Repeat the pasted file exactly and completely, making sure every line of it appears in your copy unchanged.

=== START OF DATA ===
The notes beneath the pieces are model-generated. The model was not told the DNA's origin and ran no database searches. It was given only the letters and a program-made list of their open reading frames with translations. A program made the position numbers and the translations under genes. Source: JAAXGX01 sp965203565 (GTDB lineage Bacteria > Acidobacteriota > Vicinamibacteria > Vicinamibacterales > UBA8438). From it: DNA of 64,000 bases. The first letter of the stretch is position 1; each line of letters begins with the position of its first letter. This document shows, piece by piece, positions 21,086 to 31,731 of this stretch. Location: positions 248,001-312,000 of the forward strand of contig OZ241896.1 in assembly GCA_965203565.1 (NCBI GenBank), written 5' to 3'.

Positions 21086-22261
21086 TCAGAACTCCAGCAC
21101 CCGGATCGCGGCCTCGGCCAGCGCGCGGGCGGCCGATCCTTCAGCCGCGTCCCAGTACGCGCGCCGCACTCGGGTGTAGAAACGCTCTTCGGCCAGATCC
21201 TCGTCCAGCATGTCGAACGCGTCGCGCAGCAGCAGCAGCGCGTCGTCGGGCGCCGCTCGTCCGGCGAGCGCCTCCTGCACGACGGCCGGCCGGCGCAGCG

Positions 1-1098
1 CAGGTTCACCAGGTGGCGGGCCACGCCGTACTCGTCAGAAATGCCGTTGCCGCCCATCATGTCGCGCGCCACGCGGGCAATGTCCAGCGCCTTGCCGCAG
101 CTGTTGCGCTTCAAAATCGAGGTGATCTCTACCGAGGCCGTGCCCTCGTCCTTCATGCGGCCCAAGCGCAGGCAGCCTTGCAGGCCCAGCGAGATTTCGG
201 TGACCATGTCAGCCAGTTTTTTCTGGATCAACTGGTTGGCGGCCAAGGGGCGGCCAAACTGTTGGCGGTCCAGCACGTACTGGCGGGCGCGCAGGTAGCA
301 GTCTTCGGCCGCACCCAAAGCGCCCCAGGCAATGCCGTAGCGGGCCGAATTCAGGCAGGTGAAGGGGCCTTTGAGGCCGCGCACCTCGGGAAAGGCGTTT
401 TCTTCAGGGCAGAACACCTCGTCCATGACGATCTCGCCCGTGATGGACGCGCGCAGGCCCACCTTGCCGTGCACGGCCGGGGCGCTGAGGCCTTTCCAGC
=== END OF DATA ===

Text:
The notes beneath the pieces are model-generated. The model was not told the DNA's origin and ran no database searches. It was given only the letters and a program-made list of their open reading frames with translations. A program made the position numbers and the translations under genes. Source: JAAXGX01 sp965203565 (GTDB lineage Bacteria > Acidobacteriota > Vicinamibacteria > Vicinamibacterales > UBA8438). From it: DNA of 64,000 bases. The first letter of the stretch is position 1; each line of letters begins with the position of its first letter. This document shows, piece by piece, positions 21,086 to 31,731 of this stretch. Location: positions 248,001-312,000 of the forward strand of contig OZ241896.1 in assembly GCA_965203565.1 (NCBI GenBank), written 5' to 3'.

Positions 21086-22261
21086 TCAGAACTCCAGCAC
21101 CCGGATCGCGGCCTCGGCCAGCGCGCGGGCGGCCGATCCTTCAGCCGCGTCCCAGTACGCGCGCCGCACTCGGGTGTAGAAACGCTCTTCGGCCAGATCC
21201 TCGTCCAGCATGTCGAACGCGTCGCGCAGCAGCAGCAGCGCGTCGTCGGGCGCCGCTCGTCCGGCGAGCGCCTCCTGCACGACGGCCGGCCGGCGCAGCG

Positions 1-1098
1 CAGGTTCACCAGGTGGCGGGCCACGCCGTACTCGTCAGAAATGCCGTTGCCGCCCATCATGTCGCGCGCCACGCGGGCAATGTCCAGCGCCTTGCCGCAG
101 CTGTTGCGCTTCAAAATCGAGGTGATCTCTACCGAGGCCGTGCCCTCGTCCTTCATGCGGCCCAAGCGCAGGCAGCCTTGCAGGCCCAGCGAGATTTCGG
201 TGACCATGTCAGCCAGTTTTTTCTGGATCAACTGGTTGGCGGCCAAGGGGCGGCCAAACTGTTGGCGGTCCAGCACGTACTGGCGGGCGCGCAGGTAGCA
301 GTCTTCGGCCGCACCCAAAGCGCCCCAGGCAATGCCGTAGCGGGCCGAATTCAGGCAGGTGAAGGGGCCTTTGAGGCCGCGCACCTCGGGAAAGGCGTTT
401 TCTTCAGGGCAGAACACCTCGTCCATGACGATCTCGCCCGTGATGGACGCGCGCAGGCCCACCTTGCCGTGCACGGCCGGGGCGCTGAGGCCTTTCCAGC